At the end of September, British architectural studio, Foster+Partners announced that “the world’s first fully immersive experiential marine life center” would design by them. The institute will locate in the Triple Bay Marina, at the ultra-luxury destination, AMAALA, on the Red Sea coastline of Saudi Arabia. The Marine Life Institute is part of the Triple Bay masterplan by HKS Architects for the Triple Bay development project.
The Marine Life Institute will function as a scientific research center and a tourist destination. It will be a place where visitors can examine and experience natural coral-marine life. The experiences of the visitors start from the entrance of the place. In addition to the exhibition spaces, the building will also have laboratories, educational, and observation areas. In addition to research-centered training and excursions, diving and underwater tours will also be held to get to know marine life better.
Gerard Evenden, Senior Executive Partner of Foster + Partners, said in the press release, “We are delighted to be working closely with The Red Sea Development Company to realize this unique project. Integrated exhibition displays take visitors on a journey through the Red Sea as they travel down through the building towards the immersive deep reef ‘big reveal.’ At the heart of the space, a large suspended semi-spherical tank – a real first-of-its-kind – contains local marine wildlife within a stunning coral exhibit.”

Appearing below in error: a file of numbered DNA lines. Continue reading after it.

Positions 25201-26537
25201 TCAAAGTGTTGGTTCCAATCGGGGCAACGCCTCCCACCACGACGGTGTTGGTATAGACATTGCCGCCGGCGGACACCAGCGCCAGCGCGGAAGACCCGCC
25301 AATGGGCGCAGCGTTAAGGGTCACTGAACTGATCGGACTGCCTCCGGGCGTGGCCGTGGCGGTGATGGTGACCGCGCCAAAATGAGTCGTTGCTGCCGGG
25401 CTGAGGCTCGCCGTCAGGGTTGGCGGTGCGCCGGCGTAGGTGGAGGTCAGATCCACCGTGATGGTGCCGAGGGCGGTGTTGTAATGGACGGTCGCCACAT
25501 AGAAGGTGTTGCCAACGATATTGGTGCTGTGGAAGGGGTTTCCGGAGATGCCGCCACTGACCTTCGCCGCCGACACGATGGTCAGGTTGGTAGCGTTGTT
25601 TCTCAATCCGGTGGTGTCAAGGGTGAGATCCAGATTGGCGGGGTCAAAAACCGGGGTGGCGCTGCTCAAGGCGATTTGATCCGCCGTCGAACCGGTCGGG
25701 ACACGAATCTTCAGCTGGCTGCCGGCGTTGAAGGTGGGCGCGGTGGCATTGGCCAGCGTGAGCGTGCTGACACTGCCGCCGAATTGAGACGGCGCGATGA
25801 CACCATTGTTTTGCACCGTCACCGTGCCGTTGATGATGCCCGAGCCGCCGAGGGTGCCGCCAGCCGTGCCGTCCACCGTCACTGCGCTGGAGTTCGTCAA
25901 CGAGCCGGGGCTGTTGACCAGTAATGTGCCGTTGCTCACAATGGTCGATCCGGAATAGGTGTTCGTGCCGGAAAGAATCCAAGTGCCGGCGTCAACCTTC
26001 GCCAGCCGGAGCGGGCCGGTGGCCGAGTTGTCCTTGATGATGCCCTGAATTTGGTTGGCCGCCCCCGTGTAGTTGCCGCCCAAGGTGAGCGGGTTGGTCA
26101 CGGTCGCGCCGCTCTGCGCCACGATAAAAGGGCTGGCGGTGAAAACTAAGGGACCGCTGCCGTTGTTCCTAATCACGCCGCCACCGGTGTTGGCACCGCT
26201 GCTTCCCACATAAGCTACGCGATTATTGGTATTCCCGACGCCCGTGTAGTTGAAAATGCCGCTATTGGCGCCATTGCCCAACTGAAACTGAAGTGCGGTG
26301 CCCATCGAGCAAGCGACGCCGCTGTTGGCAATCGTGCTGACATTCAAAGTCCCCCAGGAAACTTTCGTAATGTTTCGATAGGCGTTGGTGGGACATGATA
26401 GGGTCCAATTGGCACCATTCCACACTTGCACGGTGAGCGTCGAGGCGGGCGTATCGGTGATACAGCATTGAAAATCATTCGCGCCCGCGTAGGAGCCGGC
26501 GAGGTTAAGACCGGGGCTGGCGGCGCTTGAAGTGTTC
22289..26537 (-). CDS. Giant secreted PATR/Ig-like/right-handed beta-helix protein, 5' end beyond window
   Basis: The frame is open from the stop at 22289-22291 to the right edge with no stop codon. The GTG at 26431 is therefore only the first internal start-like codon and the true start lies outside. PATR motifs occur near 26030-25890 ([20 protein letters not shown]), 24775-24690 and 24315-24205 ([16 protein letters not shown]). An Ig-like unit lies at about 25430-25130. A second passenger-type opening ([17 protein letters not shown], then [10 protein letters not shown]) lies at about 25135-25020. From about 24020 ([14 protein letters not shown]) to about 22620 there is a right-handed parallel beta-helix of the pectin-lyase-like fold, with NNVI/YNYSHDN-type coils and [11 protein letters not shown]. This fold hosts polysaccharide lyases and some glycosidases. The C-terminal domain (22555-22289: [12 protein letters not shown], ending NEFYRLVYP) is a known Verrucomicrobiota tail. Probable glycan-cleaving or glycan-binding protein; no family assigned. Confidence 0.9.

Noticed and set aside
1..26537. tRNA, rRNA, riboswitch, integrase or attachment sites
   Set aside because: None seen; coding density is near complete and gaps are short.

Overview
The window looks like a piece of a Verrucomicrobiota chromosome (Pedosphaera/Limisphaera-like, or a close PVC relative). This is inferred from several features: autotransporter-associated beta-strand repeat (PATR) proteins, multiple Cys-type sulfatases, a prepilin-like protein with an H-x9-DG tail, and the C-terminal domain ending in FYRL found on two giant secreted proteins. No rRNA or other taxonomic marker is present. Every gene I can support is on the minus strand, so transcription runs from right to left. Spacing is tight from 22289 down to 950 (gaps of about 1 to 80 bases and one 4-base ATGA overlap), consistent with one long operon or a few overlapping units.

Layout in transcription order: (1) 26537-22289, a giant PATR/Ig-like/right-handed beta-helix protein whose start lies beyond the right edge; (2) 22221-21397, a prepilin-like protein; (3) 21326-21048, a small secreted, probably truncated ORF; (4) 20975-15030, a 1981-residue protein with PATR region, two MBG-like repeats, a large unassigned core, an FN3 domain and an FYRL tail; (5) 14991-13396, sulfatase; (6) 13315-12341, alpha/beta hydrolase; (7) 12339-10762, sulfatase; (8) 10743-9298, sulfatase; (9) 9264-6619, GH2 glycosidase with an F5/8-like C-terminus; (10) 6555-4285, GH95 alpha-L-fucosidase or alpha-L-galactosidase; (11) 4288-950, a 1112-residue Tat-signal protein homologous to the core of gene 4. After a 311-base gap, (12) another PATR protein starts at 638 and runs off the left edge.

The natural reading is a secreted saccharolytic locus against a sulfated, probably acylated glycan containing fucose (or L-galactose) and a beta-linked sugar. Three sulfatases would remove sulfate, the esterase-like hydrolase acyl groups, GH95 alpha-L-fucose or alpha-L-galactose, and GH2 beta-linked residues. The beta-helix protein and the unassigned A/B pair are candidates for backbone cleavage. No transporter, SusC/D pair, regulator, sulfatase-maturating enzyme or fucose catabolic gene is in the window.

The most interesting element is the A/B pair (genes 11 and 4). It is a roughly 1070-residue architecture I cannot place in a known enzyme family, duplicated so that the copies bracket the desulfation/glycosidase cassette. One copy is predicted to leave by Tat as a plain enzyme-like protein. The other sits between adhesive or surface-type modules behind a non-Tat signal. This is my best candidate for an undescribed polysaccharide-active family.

The institution is inspired by the Red Sea’s thriving coral formations and stunning views of the Red Sea.
The canopy over the building provides ventilation, shading, and open space to the sky. The large canopy is supported from 4 points with a structural steel frame. The 10,340 square meter institute has 3 floors; 2 above ground and 1 underground floor. The shape and color of the building are inspired by coral-marines life. GRC panels were used to keep the structure strong and to increase its harmony with its environment. The main plaza offers a view of the Red Sea and marine.
Native plants cover more than 40% of the site, and a system to collect runoff water prevents erosion and pollution while reducing mains water use. Many things, like lightning in the building, are sustainable and designed with an innovative framework.
John Pagano, Group CEO of The Red Sea Development Company (TRSDC), said in the press release, “The institute will live in the Triple Bay marina at AMAALA, but is the beating heart of our broader ambitions to protect and enhance the thriving Red Sea coast of Saudi Arabia. Through our expanding portfolio of projects, we will share our valuable scientific discoveries with the world and enable our guests to experience the true beauty of our thriving coral reefs.”